There are plenty of believers that dark roast suits espresso best, and this variety might just be your perfect bean for a morning energy kick. Unlike many contenders on our shortlist, these 100% arabica beans are bold, aggressive, punchy. It's an energizing single-origin coffee for those who want their cuppa with a bit of attitude.
While not as popular as other varieties, Lion has been roasting coffee since the late 19th century. After the company moved to Hawaii in 1979, they have hooked thousands of people on the unique combination of local beans and talented roasting. Some buyers remain loyal to the brand and this particular product for nearly 40 years. That sort of dedication means it's a coffee worthy of taste-testing, don't you think?
The beans are packaged in 10 oz and 24 oz bags and are surprisingly affordable, compared to other island brands (see Peaberry above). While we recommend purchasing your beans whole and grinding before brewing, the company offers the ground version of the same bean and roast too. Finally, you can set up a subscription and get the java goodness delivered to your doorstep every two, four, or eight weeks.
Kicking Horse Best Espresso Beans Review
- Medium roast
- Blackcurrant and milk chocolate notes
- Affordable price for a 2.2-pound bag (1 kg)
There's no way to tell exactly where the beans for this unique blend come from. Still, the combination of African, Indonesian, Central and South American arabica makes for a great morning cuppa with a significant kick. The medium roast (though some reviews claim it's closer to a dark roast) brings out the best qualities of top-shelf coffee. The resultant flavor is smooth, silky, and complex, with intermingling notes of blackcurrant, milk chocolate, and wildberry syrup. From your first sip to the last drops, this coffee is a pleasurable experience.
While espresso is the optimum brewing method for this variety, it's also recommended for French press, pour-over, cold brew, and drip machine enthusiasts. Pleasant and smooth when black, this coffee pairs nicely with milk and sugar for your macchiato, cappuccino, and latte. However, milky drinks may seem a bit too sweet for those who're used to more bitter and acidic varieties.
Another point in favor of this blend is the dedication to ensure the coffee is good for drinkers, growers, and our planet. The company relies on Fairtrade, organic beans to ensure top quality and sustainability. The roasting facilities are hidden in the Canadian Rocky Mountains, and the beans are sold in 2.2-pound bags (1 kg). As most quality-conscious producers, Kicking Horse uses airtight bags with one-way degassing valves.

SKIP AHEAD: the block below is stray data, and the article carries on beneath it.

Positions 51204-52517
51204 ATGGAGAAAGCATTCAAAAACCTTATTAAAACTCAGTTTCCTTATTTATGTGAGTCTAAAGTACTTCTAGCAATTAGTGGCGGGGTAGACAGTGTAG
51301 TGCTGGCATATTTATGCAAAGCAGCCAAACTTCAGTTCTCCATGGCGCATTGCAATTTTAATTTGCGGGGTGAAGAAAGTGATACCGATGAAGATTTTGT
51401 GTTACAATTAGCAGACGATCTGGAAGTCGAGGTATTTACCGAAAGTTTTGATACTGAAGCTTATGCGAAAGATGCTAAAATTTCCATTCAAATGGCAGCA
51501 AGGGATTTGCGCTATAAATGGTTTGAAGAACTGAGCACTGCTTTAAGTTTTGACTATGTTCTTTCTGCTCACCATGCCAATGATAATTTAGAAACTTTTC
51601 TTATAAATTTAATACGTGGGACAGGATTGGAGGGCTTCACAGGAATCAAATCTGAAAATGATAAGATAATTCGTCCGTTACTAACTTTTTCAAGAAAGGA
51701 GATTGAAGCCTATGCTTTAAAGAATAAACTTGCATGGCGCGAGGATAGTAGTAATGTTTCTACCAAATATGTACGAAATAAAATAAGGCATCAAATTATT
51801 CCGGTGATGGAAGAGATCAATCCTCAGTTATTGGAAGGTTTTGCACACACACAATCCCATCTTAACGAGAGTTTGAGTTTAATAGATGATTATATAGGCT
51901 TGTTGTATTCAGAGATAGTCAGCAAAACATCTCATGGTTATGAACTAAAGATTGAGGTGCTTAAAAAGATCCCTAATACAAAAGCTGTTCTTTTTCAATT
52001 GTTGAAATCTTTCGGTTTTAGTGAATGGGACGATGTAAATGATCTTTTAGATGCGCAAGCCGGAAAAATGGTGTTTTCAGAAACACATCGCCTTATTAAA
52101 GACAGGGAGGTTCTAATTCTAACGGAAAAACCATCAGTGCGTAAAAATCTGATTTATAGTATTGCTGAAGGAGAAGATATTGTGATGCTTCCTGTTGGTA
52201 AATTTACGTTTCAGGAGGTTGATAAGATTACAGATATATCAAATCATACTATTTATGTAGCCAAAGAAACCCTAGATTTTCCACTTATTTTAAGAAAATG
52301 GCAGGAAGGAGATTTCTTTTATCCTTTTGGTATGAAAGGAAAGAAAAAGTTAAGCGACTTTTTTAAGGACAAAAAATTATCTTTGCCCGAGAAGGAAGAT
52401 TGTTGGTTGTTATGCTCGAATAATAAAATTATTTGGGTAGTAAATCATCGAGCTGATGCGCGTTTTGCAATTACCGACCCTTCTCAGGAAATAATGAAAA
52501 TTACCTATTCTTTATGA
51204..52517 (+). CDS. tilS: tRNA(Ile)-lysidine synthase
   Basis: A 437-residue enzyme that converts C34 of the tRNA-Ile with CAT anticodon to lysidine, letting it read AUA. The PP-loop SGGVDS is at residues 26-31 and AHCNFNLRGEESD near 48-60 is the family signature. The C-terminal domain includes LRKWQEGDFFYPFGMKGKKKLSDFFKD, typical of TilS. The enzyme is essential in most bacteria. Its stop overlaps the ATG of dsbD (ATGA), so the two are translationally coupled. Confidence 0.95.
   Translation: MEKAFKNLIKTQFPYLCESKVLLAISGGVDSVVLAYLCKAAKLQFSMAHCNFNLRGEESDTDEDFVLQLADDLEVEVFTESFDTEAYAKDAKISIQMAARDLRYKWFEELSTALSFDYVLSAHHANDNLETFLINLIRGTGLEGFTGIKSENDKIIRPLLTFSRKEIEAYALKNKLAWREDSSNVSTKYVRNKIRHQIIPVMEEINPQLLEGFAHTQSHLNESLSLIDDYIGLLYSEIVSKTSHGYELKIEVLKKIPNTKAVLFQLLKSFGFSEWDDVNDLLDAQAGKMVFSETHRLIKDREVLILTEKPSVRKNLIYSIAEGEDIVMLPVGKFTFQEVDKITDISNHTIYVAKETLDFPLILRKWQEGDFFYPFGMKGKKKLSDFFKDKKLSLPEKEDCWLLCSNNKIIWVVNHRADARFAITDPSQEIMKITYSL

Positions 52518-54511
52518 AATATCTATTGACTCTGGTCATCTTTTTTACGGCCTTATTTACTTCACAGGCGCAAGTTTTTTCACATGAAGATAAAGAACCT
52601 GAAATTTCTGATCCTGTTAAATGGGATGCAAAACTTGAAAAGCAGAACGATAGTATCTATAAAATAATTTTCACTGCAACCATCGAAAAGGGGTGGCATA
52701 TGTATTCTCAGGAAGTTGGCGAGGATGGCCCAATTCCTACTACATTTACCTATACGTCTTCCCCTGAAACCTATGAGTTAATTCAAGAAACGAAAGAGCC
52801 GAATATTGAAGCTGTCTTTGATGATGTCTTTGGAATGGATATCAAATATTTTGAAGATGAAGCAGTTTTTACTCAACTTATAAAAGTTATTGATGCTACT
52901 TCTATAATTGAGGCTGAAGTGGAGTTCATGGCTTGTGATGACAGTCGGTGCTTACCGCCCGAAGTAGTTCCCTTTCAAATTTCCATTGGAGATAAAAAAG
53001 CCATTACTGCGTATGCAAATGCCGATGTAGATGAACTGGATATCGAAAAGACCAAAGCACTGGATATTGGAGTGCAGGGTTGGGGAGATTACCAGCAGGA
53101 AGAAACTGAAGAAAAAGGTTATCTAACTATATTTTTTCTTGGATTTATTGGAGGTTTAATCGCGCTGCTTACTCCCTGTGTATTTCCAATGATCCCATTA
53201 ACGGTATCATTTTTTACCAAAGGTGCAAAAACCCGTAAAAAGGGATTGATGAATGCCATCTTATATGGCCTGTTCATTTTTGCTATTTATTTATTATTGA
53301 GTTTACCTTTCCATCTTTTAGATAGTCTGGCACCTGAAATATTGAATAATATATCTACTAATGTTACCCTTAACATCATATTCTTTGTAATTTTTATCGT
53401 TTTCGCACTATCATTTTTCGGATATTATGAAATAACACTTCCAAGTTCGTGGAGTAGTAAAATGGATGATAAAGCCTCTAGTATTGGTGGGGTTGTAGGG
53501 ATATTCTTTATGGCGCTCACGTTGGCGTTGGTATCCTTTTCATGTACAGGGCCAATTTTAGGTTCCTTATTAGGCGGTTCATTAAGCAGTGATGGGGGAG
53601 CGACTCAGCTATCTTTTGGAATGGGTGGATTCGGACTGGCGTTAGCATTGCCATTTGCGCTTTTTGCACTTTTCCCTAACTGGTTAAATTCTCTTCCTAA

Lavazza Super Crema Best Overall Espresso Beans Review
- Arabica and robusta blend
- Medium roast
- Smooth flavor with notes of brown sugar and hazelnut
This blend is among the Amazon bestsellers for a reason. With over 120 years of blending and roasting experience, Lavazza sure knows how to make every espresso lover swoon. This variety uses a mix of Colombian and Brazilian arabica with a healthy dose of robusta from Vietnam and Indonesia. Aside from keeping the price extremely affordable, this combination ensures strong, mouthwatering aroma, full of honey, almond, and dried fruit notes. Meanwhile, the medium roast produces a smooth taste with hazelnut and brown sugar nuances. The addition of robusta beans is also a sure way to a delicious, thick crema to top off your espresso shot.
The coffee beans for home espresso are blended and roasted in Italy, in a nut-free facility. However, Lavazza is a huge manufacturer with extraordinary production volume. As a result, their attention to detail is not on par with tiny artisan roasters. There was a batch of coffee bags back in 2018 contaminated with rocks that got plenty of horrible reviews. Some buyers complained about the damaged grinder burrs and espresso machines. The situation has improved since then, but you should still be careful when dosing the whole beans for grinding.
While a 2.2 pound (1 kg) bag is a steal, it is not the best choice when it comes to bean freshness. Besides, you might receive a bag several months after the roasting date, which is not optimal for true espresso snobs.
The Verdict. What Are the Best Espresso Beans?